June 2005, Week 2 --
Sending a document in PDF has become standard. It stands for
"Portable Document Format" and that way all the typefaces and
layouts are preserved. There's no better way and nobody does it with
more flips and tricks than Adobe, who, after all, invented it.
The new "Adobe Acrobat 7 Professional" is $449 and awesome. It's
a wee bit expensive but remember, we're talking "professional" here;
the regular version is $299.
With either version you can email documents for review and the
recipient can make comments, highlight passages, add a digital
signature and finally stamp it "approved." Every PDF is fully
searchable. Using the standard version, both parties must have a
copy of that software, but with the professional version the
recipient only needs Acrobat Reader 7, which is a free download.
The professional version can handle huge AutoCAD drawings and
plans, schematic diagrams made with Visio and timelines drawn with
Microsoft Project. Most impressive of all, Acrobat 7 Professional
can turn a 3D drawing or photograph into a PDF and the transmitted
image can then be zoomed and rotated, the same as the original.
New to both versions is the "PDF Organizer." You can click on a
whole folder in Microsoft Outlook or Outlook Express and convert all
the email into one PDF file, which can then be sent intact like any
other file. The file can be searched by clicking on tabs for sender
name, date, topic or keyword. The organizer will also show a list of
all PDF files on your computer.
Finally, both versions need only the click of your mouse to make
a PDF file out of just about anything on the screen. You can click
on a web page, for example, and you make a PDF copy that can be
emailed or stored. This feature produced the only flaw, slight one,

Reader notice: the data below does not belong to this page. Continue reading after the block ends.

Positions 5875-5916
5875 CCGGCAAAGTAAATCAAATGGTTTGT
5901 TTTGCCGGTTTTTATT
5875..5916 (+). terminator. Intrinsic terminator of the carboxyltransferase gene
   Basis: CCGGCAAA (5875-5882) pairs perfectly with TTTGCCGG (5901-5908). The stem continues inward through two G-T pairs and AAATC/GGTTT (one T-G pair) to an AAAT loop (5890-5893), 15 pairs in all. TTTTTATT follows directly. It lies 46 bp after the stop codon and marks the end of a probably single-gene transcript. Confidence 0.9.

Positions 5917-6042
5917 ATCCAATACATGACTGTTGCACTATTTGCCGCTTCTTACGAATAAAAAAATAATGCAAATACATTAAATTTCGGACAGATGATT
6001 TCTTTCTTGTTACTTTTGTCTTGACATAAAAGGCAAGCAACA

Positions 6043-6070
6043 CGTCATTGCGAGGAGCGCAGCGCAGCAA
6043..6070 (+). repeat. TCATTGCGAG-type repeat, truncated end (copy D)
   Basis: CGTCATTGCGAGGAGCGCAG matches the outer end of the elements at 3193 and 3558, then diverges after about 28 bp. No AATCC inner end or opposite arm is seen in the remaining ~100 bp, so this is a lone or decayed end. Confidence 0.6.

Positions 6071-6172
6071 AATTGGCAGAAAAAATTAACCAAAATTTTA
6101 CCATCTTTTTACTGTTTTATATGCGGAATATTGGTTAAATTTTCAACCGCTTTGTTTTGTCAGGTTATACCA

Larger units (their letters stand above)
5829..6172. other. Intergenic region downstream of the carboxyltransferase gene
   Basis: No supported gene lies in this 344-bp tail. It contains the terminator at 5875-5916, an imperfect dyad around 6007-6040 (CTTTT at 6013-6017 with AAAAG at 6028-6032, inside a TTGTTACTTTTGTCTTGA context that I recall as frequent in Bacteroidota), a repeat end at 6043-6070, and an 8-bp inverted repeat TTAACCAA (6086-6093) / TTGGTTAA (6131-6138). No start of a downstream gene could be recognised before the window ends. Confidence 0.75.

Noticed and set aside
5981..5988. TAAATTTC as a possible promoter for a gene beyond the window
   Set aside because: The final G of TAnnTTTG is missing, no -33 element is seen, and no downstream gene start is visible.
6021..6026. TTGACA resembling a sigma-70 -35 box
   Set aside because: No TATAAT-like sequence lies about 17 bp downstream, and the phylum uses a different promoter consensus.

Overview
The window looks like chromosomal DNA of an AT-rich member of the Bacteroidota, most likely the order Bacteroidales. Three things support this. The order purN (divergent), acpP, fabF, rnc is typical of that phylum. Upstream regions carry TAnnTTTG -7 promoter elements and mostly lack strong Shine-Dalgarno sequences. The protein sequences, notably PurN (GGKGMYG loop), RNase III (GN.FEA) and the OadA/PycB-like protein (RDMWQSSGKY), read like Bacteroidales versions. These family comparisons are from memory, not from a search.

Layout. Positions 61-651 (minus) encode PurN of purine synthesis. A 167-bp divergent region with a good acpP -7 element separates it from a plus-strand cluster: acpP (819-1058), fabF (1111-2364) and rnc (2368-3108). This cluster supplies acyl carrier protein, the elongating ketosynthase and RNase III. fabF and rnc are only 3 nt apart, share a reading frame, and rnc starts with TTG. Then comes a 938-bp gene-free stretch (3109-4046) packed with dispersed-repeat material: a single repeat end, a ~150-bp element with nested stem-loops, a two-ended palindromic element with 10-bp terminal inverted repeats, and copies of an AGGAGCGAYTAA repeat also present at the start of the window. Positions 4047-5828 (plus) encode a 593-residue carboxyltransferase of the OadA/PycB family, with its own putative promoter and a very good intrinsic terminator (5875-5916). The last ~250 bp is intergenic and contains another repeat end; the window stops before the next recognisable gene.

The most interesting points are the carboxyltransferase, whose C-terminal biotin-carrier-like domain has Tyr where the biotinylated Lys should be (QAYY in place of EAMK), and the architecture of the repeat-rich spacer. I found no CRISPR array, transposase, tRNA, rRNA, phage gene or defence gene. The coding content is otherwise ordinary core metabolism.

we found in the program: We tried it on our own web site home page
www.oncomp.com and it did not capture it accurately. But try it
yourself: you can download a free trial Acrobat 7 Professional at
A gasp from the crowd
What did capture and preserve the formatting of our web site as a
PDF was FinePrint's "pdfFactory," which is free.
It also comes in a regular or professional version and the "free"
part needs some further explanation. The free version puts a small
tagline at the bottom of each page, saying the document was created
with pdfFactory. It's unobtrusive but it's there. Otherwise, the
regular version of pdfFactory costs $40, the professional version
www.fineprint.com. We've written about this program before and
we really like it.
Another flier in the ring is "nitroPDF," $99 from Arts PDF
They have a nice comparison chart showing that feature for
feature their $99 program is the same as Adobe's $299 program.
Unfortunately, in practice this turned out not to be the case. In
copying text or graphics from the Internet or a Microsoft Word
document, Nitro didn't do nearly as good a job as Adobe. With
"Acrobat" the text came into the PDF in a box that can be positioned
anywhere in the document. With Nitro the text came in as a huge
block, in the wrong place, and we could'nt move it.
As with Adobe's Acrobat 7, Nitro has a free trial version. The
Nitro free trial is something of a trial to use, however: "Nitro PDF
Trial" is stamped across every page in huge dark letters. They even
have this on the user manual, which makes it exceedingly difficult
On the plus side, if you buy it you get a lot (but not all) of
the features of Acrobat 7, regular version, for a lower price. As
with Acrobat, you can password protect your PDF and paste sticky
note comments for others to read. You can use a forms tool to create
fields that can be filled out by the recipient on the screen.
"Adobe Acrobat 7 Quick Steps," by Matthews and Cronan; $17 from
This is the latest in Orborne-McGraw/Hill's most excellent "Quick
Step" series, which have one or more color illustrations on every
page, showing you just what you should be seeing on the screen as
you learn a programs's features. Acrobat 7 is a large, complex
program and this book is great.
That TV's a goner
Here's something for your inner prankster. It's "TV-B-Gone," a
tiny key-chain device that turns off just about any TV set. You aim
it at the television and hold down the button for about 30 seconds.
There's no sound or flashing light to indicate anything is happening
but after what seems like forever but is really only half minute,
the television set goes off.
Imagine the fun and excitement when you aim it at a big set in a
sports bar or your friend's entertainment den? Try to pick a crucial
moment when the game is on the line. Be sure to wear your track
shoes. You can find this devilish device at
www.tvbgone.com; it's $15.
Readers can search several years of columns at the "On Computers"
www.oncomp.com. You can e-mail Bob Schwabach at
and Joy Schwabach at